Yahya ibn Mu'adh ibn Muslim

Yahya ibn Mu'adh ibn Muslim (Arabic: يحيى بن معاذ بن مسلم‎) was a senior official and governor for the Abbasid Caliphate.

Yahya ibn Mu'adh ibn Muslim
يحيى بن معاذ بن مسلم‎
Abbasid Governor of Syria (Sham)
In office
MonarchHarun al-Rashid
Preceded bySulayman ibn al-Mansur (804–805)
Succeeded byAli ibn al-Hasan ibn Qahtaba (807–809)
Abbasid Governor of Jazira
In office
Abbasid Governor of Arminiyah
In office
Personal details
Diedc. 821/822
Abbasid Caliphate
ParentsMu'adh ibn Muslim

Yahya was the son of the Persian mawla Mu'adh ibn Muslim, a distinguished member of the Khurasaniyya, who served the early Abbasids as governor and general.[1] In 806, Caliph Harun al-Rashid sent Yahya to Syria to suppress the bandit leader Abu al-Nida. Yahya accomplished this task, and served as governor of all of Syria for a year.[1][2] He then accompanied Harun in his journey to Khurasan to confront the revolt of Rafi ibn al-Layth, and after Harun's death in 809 remained in Khurasan with Harun's second son, al-Ma'mun.[1] When the civil war with al-Amin broke out, he was offered the position of vizier to al-Ma'mun but refused—the post went to al-Fadl ibn Sahl—and remained uninvolved in the conflict.[1] After the end of the civil war he served as governor of the Jazira and of Armenia, and took the field against the Khurramites of Babak Khorramdin. He died in 821/822.[1]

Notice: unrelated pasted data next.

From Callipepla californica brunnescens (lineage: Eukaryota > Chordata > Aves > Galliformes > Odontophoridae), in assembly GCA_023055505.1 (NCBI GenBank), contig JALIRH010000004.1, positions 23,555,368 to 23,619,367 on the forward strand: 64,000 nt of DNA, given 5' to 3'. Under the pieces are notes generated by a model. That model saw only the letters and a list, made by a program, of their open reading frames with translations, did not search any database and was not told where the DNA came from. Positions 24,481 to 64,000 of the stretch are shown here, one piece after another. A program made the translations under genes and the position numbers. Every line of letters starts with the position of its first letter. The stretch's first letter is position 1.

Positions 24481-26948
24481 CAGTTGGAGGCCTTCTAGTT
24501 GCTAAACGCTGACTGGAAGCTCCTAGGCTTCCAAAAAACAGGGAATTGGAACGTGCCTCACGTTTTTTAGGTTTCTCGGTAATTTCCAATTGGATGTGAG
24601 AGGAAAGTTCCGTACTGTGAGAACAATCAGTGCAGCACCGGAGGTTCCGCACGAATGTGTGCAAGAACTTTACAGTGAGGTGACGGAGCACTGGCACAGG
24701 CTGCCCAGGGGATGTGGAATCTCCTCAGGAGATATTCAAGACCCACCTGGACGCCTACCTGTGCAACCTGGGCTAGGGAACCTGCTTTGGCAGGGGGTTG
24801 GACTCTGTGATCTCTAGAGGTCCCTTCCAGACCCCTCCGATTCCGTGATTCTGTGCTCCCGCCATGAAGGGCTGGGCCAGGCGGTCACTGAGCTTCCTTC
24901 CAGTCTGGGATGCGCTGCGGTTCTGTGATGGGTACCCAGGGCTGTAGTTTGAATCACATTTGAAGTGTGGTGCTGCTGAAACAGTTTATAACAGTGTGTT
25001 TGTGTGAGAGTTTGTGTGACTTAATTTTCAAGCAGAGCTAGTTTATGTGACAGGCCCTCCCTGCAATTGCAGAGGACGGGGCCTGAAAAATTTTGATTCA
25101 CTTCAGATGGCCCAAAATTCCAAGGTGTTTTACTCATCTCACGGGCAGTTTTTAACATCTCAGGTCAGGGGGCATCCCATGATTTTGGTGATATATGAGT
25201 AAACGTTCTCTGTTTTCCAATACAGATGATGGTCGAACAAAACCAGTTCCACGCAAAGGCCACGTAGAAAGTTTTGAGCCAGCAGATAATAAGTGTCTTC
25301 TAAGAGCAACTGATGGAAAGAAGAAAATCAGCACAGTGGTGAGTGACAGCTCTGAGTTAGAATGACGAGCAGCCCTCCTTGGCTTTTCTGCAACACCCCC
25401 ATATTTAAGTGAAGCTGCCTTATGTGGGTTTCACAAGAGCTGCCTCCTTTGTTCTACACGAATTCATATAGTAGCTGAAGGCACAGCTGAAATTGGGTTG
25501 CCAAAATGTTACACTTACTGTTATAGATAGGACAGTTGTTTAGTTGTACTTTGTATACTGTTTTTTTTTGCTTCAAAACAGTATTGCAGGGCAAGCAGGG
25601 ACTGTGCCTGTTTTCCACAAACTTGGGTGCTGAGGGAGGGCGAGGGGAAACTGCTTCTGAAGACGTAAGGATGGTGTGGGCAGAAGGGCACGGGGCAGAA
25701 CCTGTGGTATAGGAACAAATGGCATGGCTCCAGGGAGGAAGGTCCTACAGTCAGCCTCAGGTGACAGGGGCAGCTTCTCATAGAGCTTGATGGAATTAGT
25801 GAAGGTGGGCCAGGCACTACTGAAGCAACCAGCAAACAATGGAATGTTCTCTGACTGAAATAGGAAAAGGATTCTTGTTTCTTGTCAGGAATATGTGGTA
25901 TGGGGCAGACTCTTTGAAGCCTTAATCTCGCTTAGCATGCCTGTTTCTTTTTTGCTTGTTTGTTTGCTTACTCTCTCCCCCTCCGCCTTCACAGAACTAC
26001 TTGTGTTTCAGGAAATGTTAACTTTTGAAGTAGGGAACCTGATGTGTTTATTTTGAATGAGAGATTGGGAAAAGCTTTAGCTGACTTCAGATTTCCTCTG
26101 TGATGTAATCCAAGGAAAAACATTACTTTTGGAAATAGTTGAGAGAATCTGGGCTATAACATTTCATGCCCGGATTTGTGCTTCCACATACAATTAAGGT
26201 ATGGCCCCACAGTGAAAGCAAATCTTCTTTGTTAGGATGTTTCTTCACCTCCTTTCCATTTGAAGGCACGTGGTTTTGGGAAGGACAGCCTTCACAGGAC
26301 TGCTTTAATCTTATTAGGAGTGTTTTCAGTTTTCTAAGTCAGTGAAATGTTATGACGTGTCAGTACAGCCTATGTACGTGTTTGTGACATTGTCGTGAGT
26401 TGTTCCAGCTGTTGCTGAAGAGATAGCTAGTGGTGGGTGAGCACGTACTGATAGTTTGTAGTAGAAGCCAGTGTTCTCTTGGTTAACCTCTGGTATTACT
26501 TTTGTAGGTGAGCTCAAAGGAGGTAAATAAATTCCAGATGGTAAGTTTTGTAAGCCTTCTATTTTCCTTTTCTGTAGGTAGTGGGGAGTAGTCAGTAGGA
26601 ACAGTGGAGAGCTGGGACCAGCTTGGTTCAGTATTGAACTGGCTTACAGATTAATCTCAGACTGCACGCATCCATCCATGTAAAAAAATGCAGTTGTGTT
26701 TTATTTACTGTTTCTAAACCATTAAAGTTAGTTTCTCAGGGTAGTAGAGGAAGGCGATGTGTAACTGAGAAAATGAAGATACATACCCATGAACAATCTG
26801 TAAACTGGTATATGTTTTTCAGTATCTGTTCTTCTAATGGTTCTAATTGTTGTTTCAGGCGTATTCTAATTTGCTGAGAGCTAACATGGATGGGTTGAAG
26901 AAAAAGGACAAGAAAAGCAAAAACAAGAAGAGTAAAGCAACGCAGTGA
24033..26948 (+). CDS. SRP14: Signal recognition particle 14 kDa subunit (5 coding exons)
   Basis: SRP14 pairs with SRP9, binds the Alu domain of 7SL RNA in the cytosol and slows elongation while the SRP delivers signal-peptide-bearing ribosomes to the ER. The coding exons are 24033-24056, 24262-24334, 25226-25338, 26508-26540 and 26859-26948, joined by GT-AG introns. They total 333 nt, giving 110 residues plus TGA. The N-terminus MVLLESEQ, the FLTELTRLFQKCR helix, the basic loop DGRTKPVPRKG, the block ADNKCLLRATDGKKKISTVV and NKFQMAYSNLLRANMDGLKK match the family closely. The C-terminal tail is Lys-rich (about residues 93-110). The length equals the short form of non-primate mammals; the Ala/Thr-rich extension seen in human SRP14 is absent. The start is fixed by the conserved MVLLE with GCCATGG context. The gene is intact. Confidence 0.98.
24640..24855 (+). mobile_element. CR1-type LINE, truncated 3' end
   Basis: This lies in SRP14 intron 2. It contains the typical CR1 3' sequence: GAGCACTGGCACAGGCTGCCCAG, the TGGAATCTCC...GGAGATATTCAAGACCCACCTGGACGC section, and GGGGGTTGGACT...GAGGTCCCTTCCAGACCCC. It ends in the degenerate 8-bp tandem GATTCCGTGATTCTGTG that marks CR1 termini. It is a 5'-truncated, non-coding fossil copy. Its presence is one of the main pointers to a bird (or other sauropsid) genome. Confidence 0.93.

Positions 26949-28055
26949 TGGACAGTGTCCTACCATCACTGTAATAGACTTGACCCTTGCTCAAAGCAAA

His sons, Ahmad, Ishaq, and Sulayman, also held governorships and senior positions in the caliphal court.[1]


  1. ^ a b c d e f Crone (1980), p. 184
  2. ^ Cobb (2001), p. 32


  • Cobb, Paul M. (2001). White banners: contention in ‘Abbāsid Syria, 750–880. Albany, NY: State University of New York Press. ISBN 0-7914-4880-0.
  • Crone, Patricia (1980). Slaves on Horses: The Evolution of the Islamic Polity. Cambridge: Cambridge University Press. ISBN 0-521-52940-9.